Location: Courant Institute of Mathematical Sciences at NYU
Dates: Oct 28-30, 2016
Deadlines: Priority deadline for applying for funding support is August 31, 2016. Deadline for registering is October 15, 2016.
Bringing together new and experienced leaders of Math Circles and other similar outreach programs, this year’s Circle on the Road will include discussions, presentations, and opportunities to facilitate different mathematical problems. In addition, some informal STEM education researchers will join us to further our research and evaluation efforts. Come share your best practices and learn more from those in the Math Circle community!
This page includes information about:
Location: Courant Institute of Mathematical Sciences at NYU
Circle on the Road will take place at the Courant Institute of Mathematical Sciences at NYU in New York City, NY. Courant Institute is located on 251 Mercer Street. Click here for details on how to get to campus.
The check-in desk will be on the main floor as you enter the building outside of Room 109. Please plan to check-in at registration by 10am on Saturday.
Conference Hotel: Holiday Inn Chelsea, 125 W 26th St, New York, NY 10001
Accommodations needed to be requested by September 28th. If you are using these accommodations you should have received confirmation from the conference organizers. Please contact email@example.com with further questions.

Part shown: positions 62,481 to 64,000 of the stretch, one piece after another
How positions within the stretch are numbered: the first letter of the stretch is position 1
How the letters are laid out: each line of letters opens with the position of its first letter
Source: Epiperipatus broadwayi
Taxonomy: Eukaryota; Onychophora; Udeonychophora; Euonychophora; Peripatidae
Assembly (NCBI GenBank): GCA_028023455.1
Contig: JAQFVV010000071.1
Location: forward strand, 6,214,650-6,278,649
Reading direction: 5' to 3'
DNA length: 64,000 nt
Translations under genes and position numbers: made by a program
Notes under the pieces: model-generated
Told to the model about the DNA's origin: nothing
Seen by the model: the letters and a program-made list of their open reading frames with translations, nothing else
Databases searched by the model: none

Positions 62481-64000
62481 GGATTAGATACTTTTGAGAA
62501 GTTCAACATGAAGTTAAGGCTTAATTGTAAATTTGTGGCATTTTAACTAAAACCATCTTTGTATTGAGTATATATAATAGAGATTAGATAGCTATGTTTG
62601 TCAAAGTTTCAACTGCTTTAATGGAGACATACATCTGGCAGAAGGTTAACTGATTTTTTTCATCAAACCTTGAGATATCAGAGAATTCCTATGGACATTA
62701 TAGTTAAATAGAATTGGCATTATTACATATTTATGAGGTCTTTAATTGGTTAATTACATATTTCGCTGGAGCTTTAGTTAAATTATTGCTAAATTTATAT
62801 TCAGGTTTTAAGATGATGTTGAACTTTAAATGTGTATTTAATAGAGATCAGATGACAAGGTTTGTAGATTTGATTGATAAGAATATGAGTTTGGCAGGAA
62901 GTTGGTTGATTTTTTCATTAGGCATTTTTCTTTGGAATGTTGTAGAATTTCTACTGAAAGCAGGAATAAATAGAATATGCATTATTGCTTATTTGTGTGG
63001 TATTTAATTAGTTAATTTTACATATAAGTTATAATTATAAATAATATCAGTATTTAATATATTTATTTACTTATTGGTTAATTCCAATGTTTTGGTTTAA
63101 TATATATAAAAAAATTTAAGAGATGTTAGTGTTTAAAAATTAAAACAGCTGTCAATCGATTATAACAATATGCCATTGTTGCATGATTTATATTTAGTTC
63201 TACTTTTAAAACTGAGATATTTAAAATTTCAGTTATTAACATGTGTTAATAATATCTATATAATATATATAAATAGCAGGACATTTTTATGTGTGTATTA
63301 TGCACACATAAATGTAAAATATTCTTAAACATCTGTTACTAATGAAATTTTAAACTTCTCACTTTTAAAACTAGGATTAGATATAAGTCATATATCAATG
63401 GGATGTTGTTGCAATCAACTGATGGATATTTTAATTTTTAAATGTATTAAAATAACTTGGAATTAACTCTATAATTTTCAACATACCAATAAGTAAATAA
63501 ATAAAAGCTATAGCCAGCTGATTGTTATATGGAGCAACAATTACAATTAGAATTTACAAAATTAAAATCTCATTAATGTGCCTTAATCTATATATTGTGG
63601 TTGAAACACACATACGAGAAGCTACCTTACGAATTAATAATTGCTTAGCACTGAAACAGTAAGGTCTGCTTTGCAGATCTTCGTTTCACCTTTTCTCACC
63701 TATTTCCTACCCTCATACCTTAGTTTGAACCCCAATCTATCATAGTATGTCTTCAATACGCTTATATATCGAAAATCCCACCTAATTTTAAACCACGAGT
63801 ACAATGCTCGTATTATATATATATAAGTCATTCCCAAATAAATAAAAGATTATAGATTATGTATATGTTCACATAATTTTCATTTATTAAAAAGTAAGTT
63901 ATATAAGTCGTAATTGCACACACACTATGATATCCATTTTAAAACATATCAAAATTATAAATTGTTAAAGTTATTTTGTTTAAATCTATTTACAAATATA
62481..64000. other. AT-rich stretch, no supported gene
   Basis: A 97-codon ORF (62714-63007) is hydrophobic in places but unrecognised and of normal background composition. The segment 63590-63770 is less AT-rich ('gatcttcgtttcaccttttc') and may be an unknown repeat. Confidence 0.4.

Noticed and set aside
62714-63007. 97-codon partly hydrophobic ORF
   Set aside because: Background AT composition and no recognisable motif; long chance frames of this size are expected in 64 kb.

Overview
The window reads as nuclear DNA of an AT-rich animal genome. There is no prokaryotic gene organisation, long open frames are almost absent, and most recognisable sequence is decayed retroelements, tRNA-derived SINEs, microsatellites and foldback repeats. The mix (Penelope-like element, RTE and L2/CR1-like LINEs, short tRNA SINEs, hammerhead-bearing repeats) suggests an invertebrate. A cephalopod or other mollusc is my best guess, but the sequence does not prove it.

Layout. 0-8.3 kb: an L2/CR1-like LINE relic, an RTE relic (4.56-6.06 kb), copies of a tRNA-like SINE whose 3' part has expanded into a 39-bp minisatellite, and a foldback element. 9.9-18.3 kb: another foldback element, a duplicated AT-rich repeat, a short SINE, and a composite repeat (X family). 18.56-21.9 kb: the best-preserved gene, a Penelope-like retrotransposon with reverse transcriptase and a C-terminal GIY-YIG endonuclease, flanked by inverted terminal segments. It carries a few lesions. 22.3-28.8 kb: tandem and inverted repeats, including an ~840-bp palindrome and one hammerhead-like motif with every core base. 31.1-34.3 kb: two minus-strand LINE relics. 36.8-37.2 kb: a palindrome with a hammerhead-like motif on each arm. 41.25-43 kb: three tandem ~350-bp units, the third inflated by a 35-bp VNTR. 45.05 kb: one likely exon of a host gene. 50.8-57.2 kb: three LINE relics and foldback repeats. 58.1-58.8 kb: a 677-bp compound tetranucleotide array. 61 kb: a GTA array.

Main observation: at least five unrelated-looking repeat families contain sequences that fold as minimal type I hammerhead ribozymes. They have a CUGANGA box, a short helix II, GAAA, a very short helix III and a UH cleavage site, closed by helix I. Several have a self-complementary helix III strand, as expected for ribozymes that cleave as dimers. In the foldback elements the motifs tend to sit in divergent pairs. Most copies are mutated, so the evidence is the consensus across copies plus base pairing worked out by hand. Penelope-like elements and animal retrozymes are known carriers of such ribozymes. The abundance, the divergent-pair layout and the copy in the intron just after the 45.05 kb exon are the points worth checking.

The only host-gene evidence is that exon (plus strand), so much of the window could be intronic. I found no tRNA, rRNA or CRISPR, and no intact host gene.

Click here for a map with transit and walking directions from the conference hotel (Holiday Inn Chelsea) to New York University.
2016 Circle on the Road Schedule and Other Details
An introduction to Math Circles will happen from 1:00 - 4:00 pm Friday (28th), with registration and informal mathematical program at 5:00 pm (Eastern time) on Friday, and the more formal program will start at 8:00 am Saturday morning. The official program will end on Sunday (30th) at 4 pm, though people will be encouraged to continue conversations and enjoy New York after that if their flight arrangements permit.
Highlights of the Conference include 3 plenary speakers, 1 Math Circle Jam session, 12 Ignite talks, 13 Math Circle demonstrations, and 24 contributed talks.
Details about the three plenary talks and Math Circle Jam session are listed below.
A pdf of the schedule is available here.
A full listing of speakers and abstracts is available here.
Plenary Speaker: Daniel Zaharapol. Saturday 11:15 - 12:30 pm.
Mathematics is supposed to be a universal language, beautiful, expressive of human thought and a vehicle for the study of truth. Then why is not equally accessible to everyone? Students from low-income backgrounds and underrepresented minorities rarely access deeper mathematical study like math circles.
Of course, it can be intimidating to reach out to groups where you're not familiar with their mathematical preparation, their culture, or the challenges they face in their lives. That's exactly the situation I was in five years ago when I started Bridge to Enter Advanced Mathematics (BEAM). I'll talk about the lessons we've learned about how math circle sessions translate to new communities; how to adjust problems and topics for students who might have less background; and how to fit your program into the lives the students are living.